Lake Osakis gets $300,000 boost
An effort to improve the water quality on Lake Osakis has received a $300,000 boost.
That's the amount of a grant the Todd County Soil and Water Conservation District is receiving from the Minnesota Pollution Control Agency. It will work with landowners on projects that will help clean-up the lake.
The grant was announced last week. It's part of 10 grants totalling $2.8 million that are being funded through the federal Clean Water Act. The grants address nonpoint source pollution, including runoff. Project sponsors must match the grants by at least 40 percent of total costs, bringing the total investment to nearly $4.8 million.
The Todd Soil and Water Conservation District is the sponsor for the Lake Osakis project. It worked with Douglas County and the Sauk River Watershed District to put together the grant proposal last January for the Lake Osakis Minor Watershed Area.
The district is working to correct high nutrient levels in Lake Osakis — particularly phosphorus but also nitrogen — which have caused algae blooms most summers, according to Tim Stieber, the district's division director.
The nutrients come from several sources, Stieber said, including crop fertilizers, animal manures, septic systems and municipal waste processing systems.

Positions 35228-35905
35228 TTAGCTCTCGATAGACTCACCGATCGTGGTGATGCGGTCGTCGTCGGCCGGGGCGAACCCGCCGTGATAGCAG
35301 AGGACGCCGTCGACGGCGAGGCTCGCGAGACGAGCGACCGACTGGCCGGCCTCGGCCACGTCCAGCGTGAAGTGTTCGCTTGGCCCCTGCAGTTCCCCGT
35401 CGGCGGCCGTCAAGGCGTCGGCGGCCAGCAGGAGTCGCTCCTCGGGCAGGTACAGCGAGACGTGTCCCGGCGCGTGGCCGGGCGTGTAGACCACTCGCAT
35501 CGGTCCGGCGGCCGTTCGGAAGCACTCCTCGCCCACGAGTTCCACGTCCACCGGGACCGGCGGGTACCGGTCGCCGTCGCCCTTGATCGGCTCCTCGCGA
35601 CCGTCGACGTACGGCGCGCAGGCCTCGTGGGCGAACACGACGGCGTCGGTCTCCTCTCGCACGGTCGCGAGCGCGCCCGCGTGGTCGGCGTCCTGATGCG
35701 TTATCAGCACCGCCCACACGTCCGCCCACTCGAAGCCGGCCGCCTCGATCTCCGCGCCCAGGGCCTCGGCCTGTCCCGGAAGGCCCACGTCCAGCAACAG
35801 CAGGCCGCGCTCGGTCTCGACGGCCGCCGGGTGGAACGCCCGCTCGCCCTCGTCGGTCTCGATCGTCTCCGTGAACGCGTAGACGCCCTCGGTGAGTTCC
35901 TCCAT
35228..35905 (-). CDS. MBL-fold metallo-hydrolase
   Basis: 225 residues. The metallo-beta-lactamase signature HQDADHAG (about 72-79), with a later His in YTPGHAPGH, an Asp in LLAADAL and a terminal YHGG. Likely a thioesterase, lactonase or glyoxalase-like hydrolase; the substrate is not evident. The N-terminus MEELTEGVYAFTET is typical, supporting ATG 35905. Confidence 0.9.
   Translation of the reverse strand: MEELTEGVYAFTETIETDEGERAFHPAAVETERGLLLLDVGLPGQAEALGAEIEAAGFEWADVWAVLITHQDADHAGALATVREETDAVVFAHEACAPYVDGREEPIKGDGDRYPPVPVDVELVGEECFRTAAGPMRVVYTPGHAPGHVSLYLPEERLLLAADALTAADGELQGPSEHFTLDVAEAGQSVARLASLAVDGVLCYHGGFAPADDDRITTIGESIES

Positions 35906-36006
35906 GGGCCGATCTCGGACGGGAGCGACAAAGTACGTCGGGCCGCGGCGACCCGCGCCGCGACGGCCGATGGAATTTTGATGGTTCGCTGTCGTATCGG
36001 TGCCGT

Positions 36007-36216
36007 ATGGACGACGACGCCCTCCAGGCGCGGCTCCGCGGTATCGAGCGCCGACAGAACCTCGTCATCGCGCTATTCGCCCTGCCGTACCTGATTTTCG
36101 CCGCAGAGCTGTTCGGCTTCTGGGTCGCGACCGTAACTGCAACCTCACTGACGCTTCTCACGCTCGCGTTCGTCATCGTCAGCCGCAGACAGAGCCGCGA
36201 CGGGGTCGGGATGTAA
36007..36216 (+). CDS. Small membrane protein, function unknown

"Algae blooms reduces the lake value for water recreation and threatens fish populations," Stieber noted in an email to the Osakis Review. "The grant goal is to work with five to seven landowners that are practicing animal agriculture in the minor watershed and correct and problems identified with their operations."
The district has reached out to landowners in the area and there's a good level of interest in the plan. "SWCD technical staff expect to have no problem obtaining cost-share sign-ups from area animal producers," Stieber said.
The grant will not only help clean up the lake, it also demonstrates that area landowners are willing to invest in improving Lake Osakis.
"The average landowner match for projects funded through this grant will be 40 percent, so there will definitely be 'buy-in' by participating landowners," Stieber said. "If steady progress can be made working voluntarily with landowners and others living around the lake, it can help prevent future regulation."